The RBI has been aggressive in its monetary policy stance this time and has gone in for 50 bps cut in interest rate. Given that the fundamentals of the economy and risk factors have not changed significantly since the last policy announcement, the RBI has taken a pro-growth step. It is confident that inflation will be below 6 per cent by the year-end and has lowered its forecast for GDP growth rate to 7.4 per cent.
The RBI has taken a definite move from the monetary policy standpoint with this rate cut. The question is how effective will this be in reigniting growth. Two issues need to be addressed. The first is the transmission mechanism which the RBI has stated will be discussed with the government. This means, the government may be expected to talk to public sector banks (PSBs) and urge them to lower rates. While in the last few months private banks have lowered rates, mainly due to greater exposure to the retail segment, PSBs have been relatively slow. But it may be expected that once they do, the private banks will follow suit. Further, the Finance Minister has spoken of the need to address the issue of interest rates on small savings which are presently high. Assuming both are done, there would be a tendency for rates to come down.
However, anecdotally speaking, when rates are lowered, around 75-80 per cent of the same is passed on through deposit rates and around 50 per cent for lending rates. The time frame could be between 6-9 months. While this will happen, the only concern could be that financial savings may be affected at a time when they are already declining. This may not be good news for households, which have been affected negatively with high cumulative inflation over the last three years and witnessed low growth in real income. With interest rates declining, bank deposits will definitely become less attractive and if the government lowers rates on small savings, which includes post-office accounts and provident funds, the impact will be severe, especially so, as these avenues are used more by people with relatively lower income levels. A fallout could again be a diversion of household savings to gold, which was the case earlier in FY13 and FY14.
The second is growth per se. Will growth revive in a significant manner? The answer is that we may have to wait longer for this to happen. Today, growth and investments have been affected by various factors, more on demand side and due to other institutional considerations like land, power, infrastructure etc. Interest rate is an important, though, not decisive factor in influencing investment decisions. This is why even when rates were lowered in FY13, investment did not pick up. Manufacturing is operating at 70 per cent capacity utilisation and would not invest unless demand picks up. The private sector infrastructure is waiting for the government to kickstart the process. Hence, RBI’s move should be seen more as creating the right interest rate environment when demand picks up. We may not expect any immediate revival in growth. This is probably also implied in the RBI lowering its GDP growth rate forecast for the year to 7.4 per cent from 7.6.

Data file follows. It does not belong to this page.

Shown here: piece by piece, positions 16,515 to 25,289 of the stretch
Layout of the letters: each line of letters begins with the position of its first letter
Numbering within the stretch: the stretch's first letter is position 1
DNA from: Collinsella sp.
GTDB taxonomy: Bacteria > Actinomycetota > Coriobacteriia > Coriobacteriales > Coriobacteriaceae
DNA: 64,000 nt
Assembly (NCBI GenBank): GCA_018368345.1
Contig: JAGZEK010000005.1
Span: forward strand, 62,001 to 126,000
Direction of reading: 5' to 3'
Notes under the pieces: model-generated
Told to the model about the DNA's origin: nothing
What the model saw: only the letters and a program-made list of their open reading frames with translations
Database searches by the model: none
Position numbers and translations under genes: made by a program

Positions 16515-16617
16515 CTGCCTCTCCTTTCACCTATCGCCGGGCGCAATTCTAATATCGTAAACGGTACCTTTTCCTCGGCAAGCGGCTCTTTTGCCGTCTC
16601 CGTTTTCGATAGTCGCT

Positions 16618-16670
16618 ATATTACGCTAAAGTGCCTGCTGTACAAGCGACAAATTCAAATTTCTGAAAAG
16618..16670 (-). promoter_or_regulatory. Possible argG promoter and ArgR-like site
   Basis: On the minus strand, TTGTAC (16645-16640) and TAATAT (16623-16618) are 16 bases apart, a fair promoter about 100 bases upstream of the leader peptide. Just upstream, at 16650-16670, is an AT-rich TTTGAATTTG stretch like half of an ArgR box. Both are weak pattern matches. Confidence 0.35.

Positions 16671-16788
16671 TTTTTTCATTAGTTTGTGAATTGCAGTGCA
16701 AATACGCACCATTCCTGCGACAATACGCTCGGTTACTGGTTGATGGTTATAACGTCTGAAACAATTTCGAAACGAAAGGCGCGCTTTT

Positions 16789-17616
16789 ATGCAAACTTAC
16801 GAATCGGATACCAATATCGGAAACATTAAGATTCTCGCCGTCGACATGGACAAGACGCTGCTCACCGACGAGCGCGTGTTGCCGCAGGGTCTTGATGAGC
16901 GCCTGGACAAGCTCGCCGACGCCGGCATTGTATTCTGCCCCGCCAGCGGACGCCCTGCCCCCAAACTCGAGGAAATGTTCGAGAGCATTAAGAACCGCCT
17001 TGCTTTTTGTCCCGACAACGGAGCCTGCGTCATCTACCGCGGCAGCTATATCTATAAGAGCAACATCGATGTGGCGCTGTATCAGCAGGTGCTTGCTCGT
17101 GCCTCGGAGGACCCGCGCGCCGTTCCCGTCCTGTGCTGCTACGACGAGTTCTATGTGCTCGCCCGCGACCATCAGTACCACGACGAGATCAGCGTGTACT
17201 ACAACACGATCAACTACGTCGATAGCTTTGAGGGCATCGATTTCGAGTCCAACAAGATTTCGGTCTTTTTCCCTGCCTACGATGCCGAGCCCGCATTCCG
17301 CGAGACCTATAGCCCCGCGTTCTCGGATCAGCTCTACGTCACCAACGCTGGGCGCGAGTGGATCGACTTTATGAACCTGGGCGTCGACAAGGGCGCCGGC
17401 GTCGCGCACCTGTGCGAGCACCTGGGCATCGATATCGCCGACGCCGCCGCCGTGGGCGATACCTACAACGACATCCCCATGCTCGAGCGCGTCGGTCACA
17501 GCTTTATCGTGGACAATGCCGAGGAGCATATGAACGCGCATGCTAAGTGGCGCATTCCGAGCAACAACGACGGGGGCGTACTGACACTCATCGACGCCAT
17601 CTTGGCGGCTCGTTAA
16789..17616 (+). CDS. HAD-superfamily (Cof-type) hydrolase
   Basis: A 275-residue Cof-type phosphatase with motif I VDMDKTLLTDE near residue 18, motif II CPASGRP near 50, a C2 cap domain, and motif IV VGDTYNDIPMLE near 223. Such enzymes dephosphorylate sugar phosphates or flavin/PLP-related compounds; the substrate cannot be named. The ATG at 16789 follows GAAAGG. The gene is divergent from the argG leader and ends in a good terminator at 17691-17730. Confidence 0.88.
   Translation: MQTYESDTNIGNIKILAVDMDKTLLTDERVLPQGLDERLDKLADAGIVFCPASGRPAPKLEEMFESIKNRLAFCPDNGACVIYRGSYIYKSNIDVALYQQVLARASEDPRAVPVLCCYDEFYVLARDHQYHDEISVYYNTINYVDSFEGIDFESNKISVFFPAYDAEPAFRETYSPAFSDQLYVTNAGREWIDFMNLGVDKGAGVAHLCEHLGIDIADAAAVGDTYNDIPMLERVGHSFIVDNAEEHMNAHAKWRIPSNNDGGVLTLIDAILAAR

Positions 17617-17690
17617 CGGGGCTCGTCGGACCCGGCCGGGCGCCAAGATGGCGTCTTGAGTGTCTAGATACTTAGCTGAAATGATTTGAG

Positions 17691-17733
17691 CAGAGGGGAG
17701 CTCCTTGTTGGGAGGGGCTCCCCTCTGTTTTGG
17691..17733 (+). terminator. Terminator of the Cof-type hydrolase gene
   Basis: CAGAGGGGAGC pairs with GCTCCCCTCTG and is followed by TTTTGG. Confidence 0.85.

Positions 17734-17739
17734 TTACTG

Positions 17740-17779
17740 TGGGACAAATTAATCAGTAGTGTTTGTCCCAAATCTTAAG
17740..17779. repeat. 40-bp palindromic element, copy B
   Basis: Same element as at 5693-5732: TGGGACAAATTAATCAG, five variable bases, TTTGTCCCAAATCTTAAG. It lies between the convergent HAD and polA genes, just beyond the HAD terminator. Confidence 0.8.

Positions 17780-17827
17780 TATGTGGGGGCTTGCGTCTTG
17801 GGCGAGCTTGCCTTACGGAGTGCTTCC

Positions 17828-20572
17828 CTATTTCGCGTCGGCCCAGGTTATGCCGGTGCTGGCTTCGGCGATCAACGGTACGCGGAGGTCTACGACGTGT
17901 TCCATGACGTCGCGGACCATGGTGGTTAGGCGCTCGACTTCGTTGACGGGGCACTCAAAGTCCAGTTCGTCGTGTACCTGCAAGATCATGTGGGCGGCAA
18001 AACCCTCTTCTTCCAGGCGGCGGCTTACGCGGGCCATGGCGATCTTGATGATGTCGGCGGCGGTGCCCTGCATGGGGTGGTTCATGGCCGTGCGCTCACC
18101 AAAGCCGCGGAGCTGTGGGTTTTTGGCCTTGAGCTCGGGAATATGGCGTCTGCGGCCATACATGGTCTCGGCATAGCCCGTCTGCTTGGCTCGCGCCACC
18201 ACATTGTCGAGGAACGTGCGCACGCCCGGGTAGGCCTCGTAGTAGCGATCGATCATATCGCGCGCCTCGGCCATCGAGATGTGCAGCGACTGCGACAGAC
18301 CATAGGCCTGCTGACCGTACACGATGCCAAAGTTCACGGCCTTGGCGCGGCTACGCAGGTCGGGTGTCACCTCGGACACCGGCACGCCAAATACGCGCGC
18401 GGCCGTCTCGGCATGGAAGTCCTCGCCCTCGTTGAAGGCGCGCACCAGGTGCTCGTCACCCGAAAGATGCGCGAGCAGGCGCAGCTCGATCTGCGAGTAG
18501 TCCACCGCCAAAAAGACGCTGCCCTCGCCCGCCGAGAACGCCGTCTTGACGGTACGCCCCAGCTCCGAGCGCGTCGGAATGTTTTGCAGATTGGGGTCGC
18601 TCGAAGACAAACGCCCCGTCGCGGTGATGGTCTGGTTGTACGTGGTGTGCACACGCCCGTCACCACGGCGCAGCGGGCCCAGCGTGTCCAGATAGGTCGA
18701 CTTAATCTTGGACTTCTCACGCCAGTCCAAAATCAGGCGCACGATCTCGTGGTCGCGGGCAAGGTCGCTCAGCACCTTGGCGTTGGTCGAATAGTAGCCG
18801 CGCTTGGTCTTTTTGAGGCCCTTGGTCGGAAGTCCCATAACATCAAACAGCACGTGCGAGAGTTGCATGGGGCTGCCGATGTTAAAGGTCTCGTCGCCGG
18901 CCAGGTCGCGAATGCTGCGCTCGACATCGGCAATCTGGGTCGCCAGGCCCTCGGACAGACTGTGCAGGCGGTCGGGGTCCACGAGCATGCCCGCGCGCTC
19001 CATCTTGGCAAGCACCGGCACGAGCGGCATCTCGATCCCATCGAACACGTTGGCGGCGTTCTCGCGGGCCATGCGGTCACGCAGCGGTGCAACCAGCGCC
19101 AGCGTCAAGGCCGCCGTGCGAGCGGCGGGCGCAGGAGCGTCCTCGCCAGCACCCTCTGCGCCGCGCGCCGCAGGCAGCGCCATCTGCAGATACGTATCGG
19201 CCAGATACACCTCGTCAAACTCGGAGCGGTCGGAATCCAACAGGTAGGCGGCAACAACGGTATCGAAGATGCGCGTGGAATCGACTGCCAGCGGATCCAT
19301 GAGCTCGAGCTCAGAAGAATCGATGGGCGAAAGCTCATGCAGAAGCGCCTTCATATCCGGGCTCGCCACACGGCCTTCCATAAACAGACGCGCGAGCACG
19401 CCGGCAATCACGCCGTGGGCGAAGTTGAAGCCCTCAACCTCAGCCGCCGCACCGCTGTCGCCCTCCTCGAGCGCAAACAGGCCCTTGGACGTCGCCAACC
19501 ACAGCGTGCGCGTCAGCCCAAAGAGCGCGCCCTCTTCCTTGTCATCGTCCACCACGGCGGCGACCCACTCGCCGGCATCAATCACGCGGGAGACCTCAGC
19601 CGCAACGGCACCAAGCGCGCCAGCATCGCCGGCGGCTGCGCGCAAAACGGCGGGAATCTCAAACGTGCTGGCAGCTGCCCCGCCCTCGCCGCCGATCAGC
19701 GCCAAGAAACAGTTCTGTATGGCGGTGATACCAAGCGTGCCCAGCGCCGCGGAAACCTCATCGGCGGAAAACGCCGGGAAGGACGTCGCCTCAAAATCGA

Such rate cuts would, however, be beneficial at the retail-end, where banks have been working on increasing their exposure. As these loans have a lower propensity to turn into Non-performing assets (NPAs), the RBI rate cut could probably first be seen in lower rates on the retail portfolio. This would be good for persons buying houses or consumer goods. In fact, the RBI has also proposed to lower the risk weight attached to affordable housing which in turn will help them reduce rates on such loans.
From the banking perspective, they should be prepared to lower rates on both the sides. In the past, they had lowered deposit rates at a faster pace than lending rates. But this time, given the focus of both the RBI and the government, there would be pressure on lending rates. As most deposits are contracted at higher rates and cannot be touched, the loan portfolio can get repriced if companies borrow at a lower rate to repay old loans. Therefore, this rate cut may turn out to be an unmixed blessing for them.
In a rather interesting move, the RBI has also enhanced the FPI level in GSecs to 5 per cent of outstanding compared to a ceiling of $30 bn presently. Also, they have been allowed to invest in SDLs which will be a good gap for the states. On the whole, this progressive structure will ensure that FPI will automatically get more room as the government borrows more every year. This will help our balance of payments and in a way, help stabilise the currency. However, the immediate impact will be muted as the Ernest rate differential between Indian and foreign rates is likely to narrow down with the RBI lowering rates and Fed likely to increase them in December.
Can we expect more such rate cuts? While it is hard to conjecture how the RBI will interpret the economic situation as well as future outlook every two months, assuming that inflation remains low within the range of 6 per cent, another 25-50 bps cut may not be ruled out unless something really negative happens, especially in the world economy, which is presently not foreseeable. While interest rate is just one part of the growth puzzle, the RBI appears to have done its bit to support growth. But as mentioned earlier, several other pieces have to fit in to make growth happen. But the household saver would definitely be less than satisfied if all the savings rates come down, which will impact financial savings. This will be a factor that has to be reckoned for possible higher growth.
(The views expressed are personal)
The author is chief economist at Care Ratings.